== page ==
"Master, I will follow Thee
whithersoever Thou goest."
THE Saturday afternoon matinee at
the Auditorium in Chicago was just over
and the usual crowd was struggling to
get to its carriage before any one else.
The Auditorium attendant was shouting
out the numbers of different carriages
and the carriage doors were slamming as
the horses were driven rapidly up to the
curb, held there impatiently by the
drivers who had shivered long in the raw
east wind, and then let go to plunge for
a few minutes into the river of vehicles
that tossed under the elevated railway
and finally went whirling off up the
"Now then, 624," shouted the
Auditorium attendant; "624!" he
repeated, and there dashed up to the
curb a splendid span of black horses
attached to a carriage having the
monogram, "C. R. S." in gilt letters on
the panel of the door.
Two girls stepped out of the crowd
towards the carriage. The older one had
entered and taken her seat and the
attendant was still holding the door
open for the younger, who stood
hesitating on the curb.
"Come, Felicia! What are you
waiting for! I shall freeze to death!"
called the voice from the carriage.
The girl outside of the carriage
hastily unpinned a bunch of English
violets from her dress and handed them
to a small boy who was standing
shivering on the edge of the sidewalk
almost under the horses' feet. He took
them, with a look of astonishment and a
"Thank ye, lady!" and instantly buried a
very grimy face in the bunch of perfume.
The girl stepped into the carriage, the
door shut with the incisive bang
peculiar to well-made carriages of this
sort, and in a few moments the coachman
was speeding the horses rapidly up one
of the boulevards.
"You are always doing some queer
thing or other, Felicia," said the older
girl as the carriage whirled on past the
great residences already brilliantly
"Am I? What have I done that is
queer now, Rose?" asked the other,
looking up suddenly and turning her head
towards her sister.
"Oh, giving those violets to that
boy! He looked as if he needed a good
hot supper more than a bunch of violets.
It's a wonder you didn't invite him home
with us. I shouldn't have been surprised
if you had. You are always doing such
"Would it be queer to invite a boy
like that to come to the house and get a
hot supper?" Felicia asked the question
softly and almost as if she were alone.
"'Queer' isn't just the word, of
course," replied Rose indifferently. "It
would be what Madam Blanc calls 'outre.'
Decidedly. Therefore you will please not
invite him or others like him to hot
suppers because I suggested it. Oh,
dear! I'm awfully tired."
She yawned, and Felicia silently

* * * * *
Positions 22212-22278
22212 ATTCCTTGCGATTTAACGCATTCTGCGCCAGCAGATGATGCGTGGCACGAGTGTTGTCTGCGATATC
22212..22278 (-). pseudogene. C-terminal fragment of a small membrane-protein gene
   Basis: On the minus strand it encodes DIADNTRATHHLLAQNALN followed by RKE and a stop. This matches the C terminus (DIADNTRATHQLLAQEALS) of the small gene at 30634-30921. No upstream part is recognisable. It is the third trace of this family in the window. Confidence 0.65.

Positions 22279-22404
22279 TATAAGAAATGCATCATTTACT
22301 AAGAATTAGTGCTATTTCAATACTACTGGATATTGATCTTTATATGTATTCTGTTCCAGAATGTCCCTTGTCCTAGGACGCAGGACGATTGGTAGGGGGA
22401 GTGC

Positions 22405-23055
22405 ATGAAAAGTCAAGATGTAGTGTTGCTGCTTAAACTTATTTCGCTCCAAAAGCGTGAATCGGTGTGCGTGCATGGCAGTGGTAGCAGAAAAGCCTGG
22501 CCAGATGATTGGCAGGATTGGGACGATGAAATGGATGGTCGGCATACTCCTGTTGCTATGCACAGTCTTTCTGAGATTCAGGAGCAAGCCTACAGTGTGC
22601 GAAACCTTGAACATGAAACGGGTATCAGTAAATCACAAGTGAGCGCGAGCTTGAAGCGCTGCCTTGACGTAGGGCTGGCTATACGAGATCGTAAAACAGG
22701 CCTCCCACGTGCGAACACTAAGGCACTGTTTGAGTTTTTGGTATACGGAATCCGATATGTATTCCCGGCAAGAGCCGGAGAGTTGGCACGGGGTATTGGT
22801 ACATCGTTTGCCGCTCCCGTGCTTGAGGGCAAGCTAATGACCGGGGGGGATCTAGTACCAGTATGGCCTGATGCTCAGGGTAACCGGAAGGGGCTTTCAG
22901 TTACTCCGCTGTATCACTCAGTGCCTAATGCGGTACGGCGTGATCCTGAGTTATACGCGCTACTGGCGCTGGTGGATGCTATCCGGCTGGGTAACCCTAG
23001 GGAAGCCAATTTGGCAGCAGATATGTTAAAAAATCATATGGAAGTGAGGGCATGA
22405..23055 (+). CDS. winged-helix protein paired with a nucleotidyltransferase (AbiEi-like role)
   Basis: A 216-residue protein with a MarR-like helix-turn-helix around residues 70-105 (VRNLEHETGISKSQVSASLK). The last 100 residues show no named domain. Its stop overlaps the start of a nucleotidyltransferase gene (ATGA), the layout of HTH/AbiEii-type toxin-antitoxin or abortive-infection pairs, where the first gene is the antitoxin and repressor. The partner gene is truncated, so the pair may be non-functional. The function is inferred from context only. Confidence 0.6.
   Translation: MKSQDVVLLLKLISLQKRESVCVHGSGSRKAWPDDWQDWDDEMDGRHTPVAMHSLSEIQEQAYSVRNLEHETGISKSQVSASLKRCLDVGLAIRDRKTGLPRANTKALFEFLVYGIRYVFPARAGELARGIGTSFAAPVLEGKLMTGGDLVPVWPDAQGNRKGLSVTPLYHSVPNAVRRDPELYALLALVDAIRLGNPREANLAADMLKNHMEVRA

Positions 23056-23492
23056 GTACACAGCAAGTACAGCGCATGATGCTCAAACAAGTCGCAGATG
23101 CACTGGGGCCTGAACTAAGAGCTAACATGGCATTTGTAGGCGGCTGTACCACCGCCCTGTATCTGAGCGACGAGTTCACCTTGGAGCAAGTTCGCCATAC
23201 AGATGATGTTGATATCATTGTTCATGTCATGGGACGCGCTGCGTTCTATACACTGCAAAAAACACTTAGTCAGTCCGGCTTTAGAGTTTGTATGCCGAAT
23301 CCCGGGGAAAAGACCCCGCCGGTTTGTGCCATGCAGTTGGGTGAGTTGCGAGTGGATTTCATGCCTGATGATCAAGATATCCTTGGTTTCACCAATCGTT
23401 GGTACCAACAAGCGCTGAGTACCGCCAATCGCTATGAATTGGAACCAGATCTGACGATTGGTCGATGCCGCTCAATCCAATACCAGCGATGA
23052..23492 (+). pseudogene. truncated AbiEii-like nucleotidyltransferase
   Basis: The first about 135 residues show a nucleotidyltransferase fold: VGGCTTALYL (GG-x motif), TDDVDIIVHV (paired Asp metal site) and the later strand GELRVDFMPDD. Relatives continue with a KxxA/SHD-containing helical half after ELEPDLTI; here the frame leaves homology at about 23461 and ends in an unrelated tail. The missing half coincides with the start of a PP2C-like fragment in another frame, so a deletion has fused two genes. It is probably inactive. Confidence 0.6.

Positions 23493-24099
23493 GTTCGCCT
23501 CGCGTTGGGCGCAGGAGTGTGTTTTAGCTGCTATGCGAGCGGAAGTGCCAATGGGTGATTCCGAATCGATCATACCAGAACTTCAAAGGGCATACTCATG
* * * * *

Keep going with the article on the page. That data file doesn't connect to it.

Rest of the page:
looked out of the window in the door.
"The concert was stupid and the
violinist was simply a bore. I don't see
how you could sit so still through it
all," Rose exclaimed a little
"I liked the music," answered
"You like anything. I never saw a
girl with so little critical taste."
Felicia colored slightly, but would
not answer. Rose yawned again, and then
hummed a fragment of a popular song.
Then she exclaimed abruptly:
"I'm sick of 'most everything. I
hope the 'Shadows of London' will be
"The 'Shadows of Chicago,'"
murmured Felicia. "The 'Shadows of
Chicago!' The 'Shadows of London,' the
play, the great drama with its wonderful
scenery, the sensation of New York for
two months. You know we have a box with
the Delanos tonight."
Felicia turned her face towards her
sister. Her great brown eyes were very
expressive and not altogether free from
a sparkle of luminous heat.
"And yet we never weep over the
real thing on the actual stage of life.
What are the 'Shadows of London' on the
stage to the shadows of London or
Chicago as they really exist? Why don't
we get excited over the facts as they
"Because the actual people are
dirty and disagreeable and it's too much
bother, I suppose," replied Rose
carelessly. "Felicia, you can never
reform the world. What's the use? We're
not to blame for the poverty and misery.
There have always been rich and poor;
and there always will be. We ought to be
thankful we're rich."
"Suppose Christ had gone on that
principle," replied Felicia, with
unusual persistence. "Do you remember
Dr. Bruce's sermon on that verse a few
Sundays ago: 'For ye know the grace of
our Lord Jesus Christ, that though he
was rich yet for our sakes he became
poor, that ye through his poverty might
"I remember it well enough," said
Rose with some petulance, "and didn't
Dr. Bruce go on to say that there is no
blame attached to people who have wealth
if they are kind and give to the needs
of the poor? And I am sure that he
himself is pretty comfortably settled.
He never gives up his luxuries just
because some people go hungry. What good
would it do if he did? I tell you,
Felicia, there will always be poor and
rich in spite of all we can do. Ever
since Rachel Winslow has written about
those queer doings in Raymond you have
upset the whole family. People can't
live at that concert pitch all the time.
You see if Rachel doesn't give it up
soon. It's a great pity she doesn't come
to Chicago and sing in the Auditorium
concerts. She has received an offer. I'm
going to write and urge her to come. I'm
just dying to hear her sing."
Felicia looked out of the window
and was silent. The carriage rolled on
past two blocks of magnificent private
residences and turned into a wide
driveway under a covered passage, and
the sisters hurried into the house. It